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GregAlex
I was editing an article recently for the Souvenir Card Journal and came across something that should interest large size currency collectors. The article was on banknote engravings featuring Pilgrims, since this is the 400th anniversary of their landing on Plymouth Rock.

The article pointed out that an engraved version of "The Landing of the Pilgrims," loosely modeled on the 1854 painting by Peter Frederick Rothermel, appears on the back sides of the $1 First Charter National Bank Note, the $5 Series 1902 National Bank Note, and the 1914 $5 Federal Reserve Bank Note. As I was fact-checking I discovered the original engraving was attributed to Charles Burt, while the FRN engraving was listed by the BEP as the work of G.F.C. Smillie.

1NBNback.jpg  5NBNback.jpg  5FRNback.jpg 
I had always assumed that these were all the same engraving. But then I did a close comparison and there are some obvious differences. Smillie actually did a re-engraving, leaving the main aspects of the scene alone, but altering the tree branch and the clouds. The most significant change, though, is the ship in the background. In the original engraving, this ship is not much more than a foggy silhouette. In the Smillie version, it is a much closer depiction of what the Mayflower was thought to have looked like.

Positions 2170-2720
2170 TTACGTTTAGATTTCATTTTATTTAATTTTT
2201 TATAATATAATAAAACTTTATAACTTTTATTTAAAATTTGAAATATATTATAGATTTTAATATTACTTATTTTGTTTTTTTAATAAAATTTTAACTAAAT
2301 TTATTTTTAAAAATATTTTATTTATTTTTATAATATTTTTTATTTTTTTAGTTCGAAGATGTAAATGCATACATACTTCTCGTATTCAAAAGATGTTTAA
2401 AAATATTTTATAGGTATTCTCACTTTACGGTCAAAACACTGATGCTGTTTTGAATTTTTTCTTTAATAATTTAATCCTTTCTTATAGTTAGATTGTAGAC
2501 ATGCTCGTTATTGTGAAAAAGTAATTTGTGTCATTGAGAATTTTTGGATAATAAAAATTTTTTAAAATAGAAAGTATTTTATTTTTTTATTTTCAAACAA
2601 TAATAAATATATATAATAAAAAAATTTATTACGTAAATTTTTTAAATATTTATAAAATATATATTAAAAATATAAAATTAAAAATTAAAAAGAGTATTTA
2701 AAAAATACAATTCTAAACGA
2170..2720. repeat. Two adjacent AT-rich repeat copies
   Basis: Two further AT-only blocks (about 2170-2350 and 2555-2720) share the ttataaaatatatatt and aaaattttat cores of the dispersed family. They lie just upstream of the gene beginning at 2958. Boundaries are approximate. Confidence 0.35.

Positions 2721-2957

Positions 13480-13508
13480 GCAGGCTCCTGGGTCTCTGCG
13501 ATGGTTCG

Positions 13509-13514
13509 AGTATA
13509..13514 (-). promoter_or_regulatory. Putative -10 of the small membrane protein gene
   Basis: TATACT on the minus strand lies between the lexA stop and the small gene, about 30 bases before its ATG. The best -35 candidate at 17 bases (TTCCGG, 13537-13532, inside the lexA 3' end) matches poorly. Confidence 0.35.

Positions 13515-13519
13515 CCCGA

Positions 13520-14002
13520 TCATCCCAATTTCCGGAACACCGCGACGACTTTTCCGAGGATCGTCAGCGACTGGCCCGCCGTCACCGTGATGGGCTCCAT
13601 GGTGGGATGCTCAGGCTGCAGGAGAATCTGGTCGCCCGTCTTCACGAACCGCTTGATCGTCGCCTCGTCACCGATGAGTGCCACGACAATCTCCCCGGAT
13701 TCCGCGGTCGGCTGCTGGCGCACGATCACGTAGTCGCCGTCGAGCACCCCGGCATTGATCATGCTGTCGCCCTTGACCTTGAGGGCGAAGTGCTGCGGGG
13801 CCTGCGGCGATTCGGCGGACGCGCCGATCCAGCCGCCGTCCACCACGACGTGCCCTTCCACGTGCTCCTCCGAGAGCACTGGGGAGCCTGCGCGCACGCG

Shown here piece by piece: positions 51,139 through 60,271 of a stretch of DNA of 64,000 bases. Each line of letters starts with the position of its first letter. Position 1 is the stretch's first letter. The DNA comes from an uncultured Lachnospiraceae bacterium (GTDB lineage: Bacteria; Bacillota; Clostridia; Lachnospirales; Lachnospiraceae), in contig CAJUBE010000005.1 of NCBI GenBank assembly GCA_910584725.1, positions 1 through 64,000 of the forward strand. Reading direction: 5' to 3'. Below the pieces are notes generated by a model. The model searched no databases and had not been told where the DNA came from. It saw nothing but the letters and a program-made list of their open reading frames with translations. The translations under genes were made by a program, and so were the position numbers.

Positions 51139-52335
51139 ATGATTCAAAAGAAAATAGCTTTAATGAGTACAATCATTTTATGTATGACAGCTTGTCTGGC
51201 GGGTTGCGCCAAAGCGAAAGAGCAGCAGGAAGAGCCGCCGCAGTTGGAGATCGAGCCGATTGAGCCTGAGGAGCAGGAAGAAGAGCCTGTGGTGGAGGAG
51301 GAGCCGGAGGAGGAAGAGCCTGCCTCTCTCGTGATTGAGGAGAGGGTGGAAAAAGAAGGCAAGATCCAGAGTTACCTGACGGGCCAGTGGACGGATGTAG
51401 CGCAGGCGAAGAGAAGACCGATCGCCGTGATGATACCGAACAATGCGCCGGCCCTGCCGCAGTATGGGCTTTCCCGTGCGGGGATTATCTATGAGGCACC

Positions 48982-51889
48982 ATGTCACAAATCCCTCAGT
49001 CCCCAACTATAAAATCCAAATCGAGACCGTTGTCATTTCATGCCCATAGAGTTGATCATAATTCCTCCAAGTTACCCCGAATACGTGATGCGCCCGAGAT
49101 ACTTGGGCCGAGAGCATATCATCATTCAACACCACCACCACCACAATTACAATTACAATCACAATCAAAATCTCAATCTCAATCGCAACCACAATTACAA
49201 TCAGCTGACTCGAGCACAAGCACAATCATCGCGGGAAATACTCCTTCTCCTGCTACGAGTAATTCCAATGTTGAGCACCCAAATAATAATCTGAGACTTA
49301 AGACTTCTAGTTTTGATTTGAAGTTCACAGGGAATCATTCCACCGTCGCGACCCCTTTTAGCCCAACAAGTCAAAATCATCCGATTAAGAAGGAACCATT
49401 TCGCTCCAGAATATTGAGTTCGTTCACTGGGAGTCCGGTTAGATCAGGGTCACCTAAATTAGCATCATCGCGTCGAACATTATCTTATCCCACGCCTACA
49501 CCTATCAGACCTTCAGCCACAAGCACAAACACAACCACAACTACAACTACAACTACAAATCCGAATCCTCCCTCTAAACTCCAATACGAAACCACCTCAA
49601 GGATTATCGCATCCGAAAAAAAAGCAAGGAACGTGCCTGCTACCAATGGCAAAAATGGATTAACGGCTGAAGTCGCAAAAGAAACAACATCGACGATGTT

You never know what you'll find when you pull out your magnifying glass!

5 NBN Pilgrim cu.jpg 
5 FRN Pilgrim cu.jpg
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MaineJoe
Very interesting find Greg! Just a quick glance in the comparison, the ship is different, the clouds and the collar of the mans cape at top helping the lady up. I'm sure there are more supple differences if I look closer. But it's late....
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MaineJoe
Ah yes, the stick in the foreground also.
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